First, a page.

Over the years, engineers have estimated the life of ball and roller bearings with the aid of industry standards and guidelines. These include the ANSI/AFBMA standards for predictin g the life of ball bearings (1950) and roller bearings (1953), which were updated in 1978 and 1990, plus the ASME rolling-element bearing life factors (1971). These standards were published by the American National Standards Institute (ANSI) and the Anti-Friction Bearing Manufacturers Association (AFBMA), which is now the American Bearing Manufacturers Association (ABMA). The American Society of Mechanical Engineers (ASME) was the first to publish life factors to compliment these standards.

Recently, the Society of Tribologist and Lubrication Engineers (STLE), with the aid of rolling-element bearing experts, took these standards and guidelines one step further by developing new bearing life factors that further reflect improvements in steel processing, manufacturing, design analysis, and lubrication over the last 50 years. These improvements have gradually increased bearing life to a level that is much higher than that predicted by both the original industry standards of the 1950s and the 1971 ASME life factors. These new bearing life factors, along with the manufacturing advances, are described in the book STLE Life Factors for Rolling Bearings, 1992.

Better steel

Research in steel metallurgy and processing has significantly improved bearing life over that obtained in the 1940s and reflected in standards of the 1950s. As summarized in Figure 1, here are the major manufacturing advances that contributed to improved life.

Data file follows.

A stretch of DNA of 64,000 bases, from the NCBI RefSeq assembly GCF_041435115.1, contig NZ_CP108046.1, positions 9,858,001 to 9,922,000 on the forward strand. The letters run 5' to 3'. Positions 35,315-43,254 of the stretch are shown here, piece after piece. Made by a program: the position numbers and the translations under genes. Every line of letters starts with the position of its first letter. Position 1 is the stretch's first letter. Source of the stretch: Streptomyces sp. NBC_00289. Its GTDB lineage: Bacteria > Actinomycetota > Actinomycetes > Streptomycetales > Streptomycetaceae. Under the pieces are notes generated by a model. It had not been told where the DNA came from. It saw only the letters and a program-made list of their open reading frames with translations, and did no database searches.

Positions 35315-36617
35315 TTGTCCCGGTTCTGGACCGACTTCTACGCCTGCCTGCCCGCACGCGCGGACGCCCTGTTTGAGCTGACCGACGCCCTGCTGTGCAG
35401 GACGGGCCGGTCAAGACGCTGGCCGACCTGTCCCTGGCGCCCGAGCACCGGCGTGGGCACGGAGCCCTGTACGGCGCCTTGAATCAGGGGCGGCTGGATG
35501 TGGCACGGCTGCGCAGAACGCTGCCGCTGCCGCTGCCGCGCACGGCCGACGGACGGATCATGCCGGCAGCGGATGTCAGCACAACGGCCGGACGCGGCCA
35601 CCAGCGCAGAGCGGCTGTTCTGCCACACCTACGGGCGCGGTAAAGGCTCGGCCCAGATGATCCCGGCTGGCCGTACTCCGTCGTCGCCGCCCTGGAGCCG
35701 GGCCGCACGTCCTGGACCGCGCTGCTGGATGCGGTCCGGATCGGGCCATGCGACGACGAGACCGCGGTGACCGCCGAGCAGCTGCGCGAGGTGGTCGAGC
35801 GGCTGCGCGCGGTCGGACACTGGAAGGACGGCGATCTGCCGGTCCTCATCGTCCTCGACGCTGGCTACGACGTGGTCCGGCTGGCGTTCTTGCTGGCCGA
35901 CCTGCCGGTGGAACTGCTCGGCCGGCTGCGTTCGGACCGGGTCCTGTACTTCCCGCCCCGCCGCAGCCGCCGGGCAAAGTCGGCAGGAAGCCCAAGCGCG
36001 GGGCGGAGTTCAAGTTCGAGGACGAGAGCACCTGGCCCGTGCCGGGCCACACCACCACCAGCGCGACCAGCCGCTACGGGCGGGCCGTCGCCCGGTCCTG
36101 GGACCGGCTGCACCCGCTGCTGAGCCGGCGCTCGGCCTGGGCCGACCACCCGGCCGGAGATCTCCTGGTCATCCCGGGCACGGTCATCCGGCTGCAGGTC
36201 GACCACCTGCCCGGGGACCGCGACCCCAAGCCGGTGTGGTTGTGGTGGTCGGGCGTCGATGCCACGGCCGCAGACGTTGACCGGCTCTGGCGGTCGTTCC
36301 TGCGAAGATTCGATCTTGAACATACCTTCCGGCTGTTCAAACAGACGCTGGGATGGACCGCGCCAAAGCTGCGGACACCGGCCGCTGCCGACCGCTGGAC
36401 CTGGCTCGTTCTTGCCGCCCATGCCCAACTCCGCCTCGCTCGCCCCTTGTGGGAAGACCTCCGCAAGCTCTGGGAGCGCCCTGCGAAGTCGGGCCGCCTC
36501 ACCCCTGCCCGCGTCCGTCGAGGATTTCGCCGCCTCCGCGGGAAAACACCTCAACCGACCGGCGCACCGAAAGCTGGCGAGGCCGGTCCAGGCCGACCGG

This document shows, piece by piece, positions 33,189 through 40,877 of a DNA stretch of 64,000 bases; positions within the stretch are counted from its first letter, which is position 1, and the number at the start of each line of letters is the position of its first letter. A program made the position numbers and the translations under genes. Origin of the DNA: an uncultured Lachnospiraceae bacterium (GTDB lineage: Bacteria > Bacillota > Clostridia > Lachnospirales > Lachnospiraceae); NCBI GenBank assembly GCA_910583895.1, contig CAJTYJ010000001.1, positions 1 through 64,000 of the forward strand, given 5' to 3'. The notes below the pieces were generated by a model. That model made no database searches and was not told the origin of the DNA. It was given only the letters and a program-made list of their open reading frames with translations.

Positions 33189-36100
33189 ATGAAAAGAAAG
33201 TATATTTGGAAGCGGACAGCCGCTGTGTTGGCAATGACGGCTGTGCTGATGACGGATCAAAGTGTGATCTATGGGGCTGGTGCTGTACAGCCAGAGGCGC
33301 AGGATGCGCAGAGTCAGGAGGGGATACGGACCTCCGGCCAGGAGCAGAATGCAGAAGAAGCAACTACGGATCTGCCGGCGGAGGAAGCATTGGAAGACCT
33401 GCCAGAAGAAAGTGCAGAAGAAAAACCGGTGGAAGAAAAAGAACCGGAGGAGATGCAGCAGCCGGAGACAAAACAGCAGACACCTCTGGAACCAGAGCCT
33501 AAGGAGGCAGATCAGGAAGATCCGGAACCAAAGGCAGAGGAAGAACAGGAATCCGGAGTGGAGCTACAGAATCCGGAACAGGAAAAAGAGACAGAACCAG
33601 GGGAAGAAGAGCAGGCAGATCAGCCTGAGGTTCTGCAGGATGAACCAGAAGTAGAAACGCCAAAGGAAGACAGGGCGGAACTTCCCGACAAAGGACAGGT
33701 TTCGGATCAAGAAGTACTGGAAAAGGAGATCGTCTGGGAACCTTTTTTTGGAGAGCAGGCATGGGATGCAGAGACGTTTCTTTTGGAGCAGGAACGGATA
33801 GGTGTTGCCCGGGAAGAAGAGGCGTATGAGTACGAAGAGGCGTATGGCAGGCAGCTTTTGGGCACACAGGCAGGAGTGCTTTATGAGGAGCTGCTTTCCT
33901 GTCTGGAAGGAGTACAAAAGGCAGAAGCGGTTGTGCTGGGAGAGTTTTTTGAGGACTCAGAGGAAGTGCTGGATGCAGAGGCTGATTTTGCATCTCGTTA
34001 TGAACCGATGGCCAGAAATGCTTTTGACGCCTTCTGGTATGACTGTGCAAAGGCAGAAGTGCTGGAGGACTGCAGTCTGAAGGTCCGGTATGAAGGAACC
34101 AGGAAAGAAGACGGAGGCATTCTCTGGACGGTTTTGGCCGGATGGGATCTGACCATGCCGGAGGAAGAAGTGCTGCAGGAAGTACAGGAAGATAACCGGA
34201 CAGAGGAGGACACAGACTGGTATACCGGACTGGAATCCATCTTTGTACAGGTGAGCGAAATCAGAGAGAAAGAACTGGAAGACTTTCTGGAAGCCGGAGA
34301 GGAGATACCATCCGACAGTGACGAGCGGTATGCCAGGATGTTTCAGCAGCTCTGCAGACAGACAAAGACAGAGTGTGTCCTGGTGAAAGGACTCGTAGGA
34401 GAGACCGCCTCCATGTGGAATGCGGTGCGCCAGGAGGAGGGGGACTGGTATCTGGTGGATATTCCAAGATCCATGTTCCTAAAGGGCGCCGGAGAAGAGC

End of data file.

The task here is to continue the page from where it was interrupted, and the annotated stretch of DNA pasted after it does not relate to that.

Heat treatment. Developments in bearing steel manufacturing began in the early 1940s with heat-treating equipment that incorporated improved temperature controls. Plus, the use of neutral atmospheres during heat treatment eliminated, for practical purposes, surface decarburization.

Bearing material research at the NASA Lewis Research Center beginning in the late 1950s culminated in the discovery of the differential hardness principle, which shows that differences between rolling element and race hardness significantly affect bearing fatigue life. For AISI 52100 steel, as an example, optimum life is achieved when the ball or roller hardness is 1 to 2 points Rockwell C higher than the races.

Melting. Major advances in melting practice evolved from 1952 to the early 1970s. Vacuum degassing and vacuum melting processes started in the late 1950s. One such process, vacuum-arc remelting (VAR), releases entrapped gases and alters the type of inclusions and trace elements in the steel so they are less likely to form failure initiation sites. At the same time, Pratt & Whitney Aircraft Div. of United Technologies started using AISI M-50 steel, which has higher operating temperature capabilities for aircraft engine bearings.